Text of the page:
Did you know that Chinese isn’t actually a language??
When we talk about ‘Chinese’, and how there are more than one billion Chinese speakers in the world, one might imagine one monolithic universally understood language. However, this couldn’t be further from the truth. ‘Chinese’ in fact refers to a family of languages that comprises at least seven different linguistic groups, each with various dialects and sub-dialects sitting under them.
The generally accepted classification of Chinese language groups is:
- Guan (including Beijing and Nanjing variants; Mandarin falls under this dialect)
- Wu (including the Shanghainese and Suzhounese variants)
- Yue (including the Cantonese and Taishanese variants)
- Min (including the Hokkien and Fuzhounese variants)
- Hakka (Kejia)
- Xiang (Hunanese)
- Gan (Jiangxinese)
Pu’tong’hua普通话is a standard form of 官话Guan’hua, and is the language sponsored and supported by the government, taught in schools and universities throughout China, and is considered the lingua franca of China.
The two most well-known forms of Chinese languages are Mandarin Chinese and Cantonese. Mandarin Chinese or Pu’tong’hua普通话, the official language of China, is actually just one dialect – a very widely spoken dialect at that – derived from one of northern dialects called Guan’hua 官话. Pu’tong’hua普通话is a standard form of 官话Guan’hua, and is the language sponsored and supported by the government, taught in schools and universities throughout China, and is considered the lingua franca of China. Within Mandarin Chinese itself there are even more varieties of sub-dialects.
Cantonese, which belongs to the Yue dialect, is the main language spoken in Guangdong, Guangxi, Hong Kong, and Macau, which are all located in Southern China. Xiang is also a southern dialect with its speakers concentrated in Hunan province. Also derived in Southern China is Kejia, or Hakka, the language of Hakka people who are spread out across pockets in Taiwan, Guangdong, Jiangxi, Guizhou, and other Southern regions of China. The Min dialect is spoken in China’s southern coastal province—Fujian. It is the most diverse dialect, meaning within the dialect group there are still many different variations on word pronunciation. Hokkien is one such sub-dialect under the Min dialect, and Hokkien speakers can be tracked across Taiwan, Malaysia, Singapore and Indonesia, reflecting the Chinese diaspora over the past few decades.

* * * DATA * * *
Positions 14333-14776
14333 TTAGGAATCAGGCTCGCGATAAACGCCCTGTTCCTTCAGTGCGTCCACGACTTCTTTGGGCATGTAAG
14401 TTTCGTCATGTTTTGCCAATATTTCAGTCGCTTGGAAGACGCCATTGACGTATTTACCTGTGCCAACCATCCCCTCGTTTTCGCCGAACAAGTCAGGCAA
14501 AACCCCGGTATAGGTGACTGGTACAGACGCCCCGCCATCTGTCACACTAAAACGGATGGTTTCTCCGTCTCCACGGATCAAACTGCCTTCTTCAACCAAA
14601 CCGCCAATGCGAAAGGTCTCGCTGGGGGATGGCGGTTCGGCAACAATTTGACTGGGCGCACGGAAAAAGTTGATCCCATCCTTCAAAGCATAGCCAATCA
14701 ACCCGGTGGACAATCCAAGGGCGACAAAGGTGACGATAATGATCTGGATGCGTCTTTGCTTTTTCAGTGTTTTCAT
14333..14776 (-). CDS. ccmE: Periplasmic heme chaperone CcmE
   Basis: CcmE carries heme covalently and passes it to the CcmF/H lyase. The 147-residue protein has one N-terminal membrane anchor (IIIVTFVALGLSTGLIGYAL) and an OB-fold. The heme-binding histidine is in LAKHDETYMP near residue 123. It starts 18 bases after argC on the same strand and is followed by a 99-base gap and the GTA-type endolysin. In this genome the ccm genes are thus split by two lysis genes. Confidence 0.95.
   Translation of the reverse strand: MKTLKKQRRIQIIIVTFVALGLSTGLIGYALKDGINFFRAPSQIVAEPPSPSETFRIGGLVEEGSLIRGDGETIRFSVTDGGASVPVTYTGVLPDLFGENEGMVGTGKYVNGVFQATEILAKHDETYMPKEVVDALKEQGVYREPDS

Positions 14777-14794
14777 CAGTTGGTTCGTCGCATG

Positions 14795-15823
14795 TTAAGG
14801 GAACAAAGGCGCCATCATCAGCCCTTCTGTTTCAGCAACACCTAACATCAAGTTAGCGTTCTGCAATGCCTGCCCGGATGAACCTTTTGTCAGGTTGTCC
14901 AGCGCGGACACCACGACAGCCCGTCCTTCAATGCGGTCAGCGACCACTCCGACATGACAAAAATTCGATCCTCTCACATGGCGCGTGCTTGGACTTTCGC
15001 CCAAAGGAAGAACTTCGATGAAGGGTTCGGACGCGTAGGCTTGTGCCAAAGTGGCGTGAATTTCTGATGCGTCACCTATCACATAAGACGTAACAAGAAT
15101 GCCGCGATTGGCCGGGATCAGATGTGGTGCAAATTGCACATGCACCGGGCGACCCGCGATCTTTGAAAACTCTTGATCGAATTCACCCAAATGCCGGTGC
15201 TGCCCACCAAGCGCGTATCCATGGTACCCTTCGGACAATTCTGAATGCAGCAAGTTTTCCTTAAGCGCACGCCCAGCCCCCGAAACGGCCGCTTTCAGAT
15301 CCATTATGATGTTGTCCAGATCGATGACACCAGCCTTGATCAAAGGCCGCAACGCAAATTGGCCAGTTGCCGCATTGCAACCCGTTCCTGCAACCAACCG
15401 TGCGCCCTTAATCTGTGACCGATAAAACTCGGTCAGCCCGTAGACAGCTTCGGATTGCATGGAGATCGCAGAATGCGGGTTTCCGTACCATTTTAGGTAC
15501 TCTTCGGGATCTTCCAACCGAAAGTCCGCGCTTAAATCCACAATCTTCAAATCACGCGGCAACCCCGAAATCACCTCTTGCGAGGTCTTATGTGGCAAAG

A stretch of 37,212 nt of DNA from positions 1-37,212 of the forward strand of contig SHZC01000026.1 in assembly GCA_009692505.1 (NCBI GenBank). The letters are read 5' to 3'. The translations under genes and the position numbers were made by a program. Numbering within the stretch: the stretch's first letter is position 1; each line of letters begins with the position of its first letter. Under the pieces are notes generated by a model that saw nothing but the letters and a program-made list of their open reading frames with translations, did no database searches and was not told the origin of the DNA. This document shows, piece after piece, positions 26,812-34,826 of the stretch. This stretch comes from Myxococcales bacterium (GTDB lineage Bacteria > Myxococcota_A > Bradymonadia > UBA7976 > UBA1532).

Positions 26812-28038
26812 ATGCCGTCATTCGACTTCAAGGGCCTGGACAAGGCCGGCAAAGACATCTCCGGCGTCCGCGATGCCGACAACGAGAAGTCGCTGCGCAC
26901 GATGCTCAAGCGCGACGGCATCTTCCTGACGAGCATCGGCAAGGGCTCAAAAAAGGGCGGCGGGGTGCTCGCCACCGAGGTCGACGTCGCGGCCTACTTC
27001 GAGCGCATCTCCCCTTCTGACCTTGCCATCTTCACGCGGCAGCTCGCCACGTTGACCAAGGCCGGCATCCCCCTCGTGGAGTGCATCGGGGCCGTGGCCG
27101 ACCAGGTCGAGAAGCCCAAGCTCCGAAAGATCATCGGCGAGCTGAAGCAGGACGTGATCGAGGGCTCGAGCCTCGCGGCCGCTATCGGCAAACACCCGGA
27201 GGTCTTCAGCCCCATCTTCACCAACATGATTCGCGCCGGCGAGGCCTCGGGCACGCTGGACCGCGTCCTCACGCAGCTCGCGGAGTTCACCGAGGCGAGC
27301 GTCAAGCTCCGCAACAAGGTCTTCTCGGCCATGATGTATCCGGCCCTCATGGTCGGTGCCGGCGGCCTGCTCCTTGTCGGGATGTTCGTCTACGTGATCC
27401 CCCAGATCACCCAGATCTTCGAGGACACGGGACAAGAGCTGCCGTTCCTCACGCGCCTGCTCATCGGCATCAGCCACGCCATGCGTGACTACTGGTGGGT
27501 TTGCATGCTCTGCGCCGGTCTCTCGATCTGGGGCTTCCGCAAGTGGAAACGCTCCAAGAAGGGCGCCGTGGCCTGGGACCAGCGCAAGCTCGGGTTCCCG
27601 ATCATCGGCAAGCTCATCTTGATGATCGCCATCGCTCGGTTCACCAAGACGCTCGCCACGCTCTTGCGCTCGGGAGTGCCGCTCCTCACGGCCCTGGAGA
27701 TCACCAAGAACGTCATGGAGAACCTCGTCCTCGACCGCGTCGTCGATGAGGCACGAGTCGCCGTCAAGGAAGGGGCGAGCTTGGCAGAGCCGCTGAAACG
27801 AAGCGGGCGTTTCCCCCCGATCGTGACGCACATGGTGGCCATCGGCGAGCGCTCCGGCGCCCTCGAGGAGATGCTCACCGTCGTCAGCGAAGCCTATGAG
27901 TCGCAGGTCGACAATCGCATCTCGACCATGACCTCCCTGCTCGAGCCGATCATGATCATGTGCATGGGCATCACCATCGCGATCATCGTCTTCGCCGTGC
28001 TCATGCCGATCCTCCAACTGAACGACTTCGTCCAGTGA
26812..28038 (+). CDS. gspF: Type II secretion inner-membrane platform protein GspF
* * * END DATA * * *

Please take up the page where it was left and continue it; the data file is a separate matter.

With so many dialects and sub-dialects found in China, it is difficult to precisely determine how many dialects actually exist. Any province, district, town or city can potentially have a hua 话(speech, language). For example, Shanghai’hua 上海话is the local dialect of Shanghainese which shares some similar words to Pu’tong’hua普通话but is still very much its own standalone dialect and sounds very different to Standard Mandarin.
Languages of China
China’s diversity of spoken dialects is truly unique when comparing it to countries of a comparable or larger geographical size such as USA, Canada and Russia. These countries cover the same kind of land mass, but do not share the same breadth and diversity of dialects that are found within China’s regions.
So why are there so many different dialects found in China? It is understood that China’s linguistic diversity is attributable to its history and culture. China’s expansive mountain ranges, rivers and deserts have acted as natural regional boundaries, and this is evident in the regional spread of dialects. The Chinese word for dialect fang’yan方言, translates literally to ‘place speech’, reflecting how dialects are strongly related to the geography of its speakers. It has been said that China as we know it today is in fact the sum of thousands of small nations that, before the days of transport or rail providing connections between the valleys, mountain ranges, rivers and deserts, each ran like their own mini-empires with their unique cultures, traditions and, of course, languages.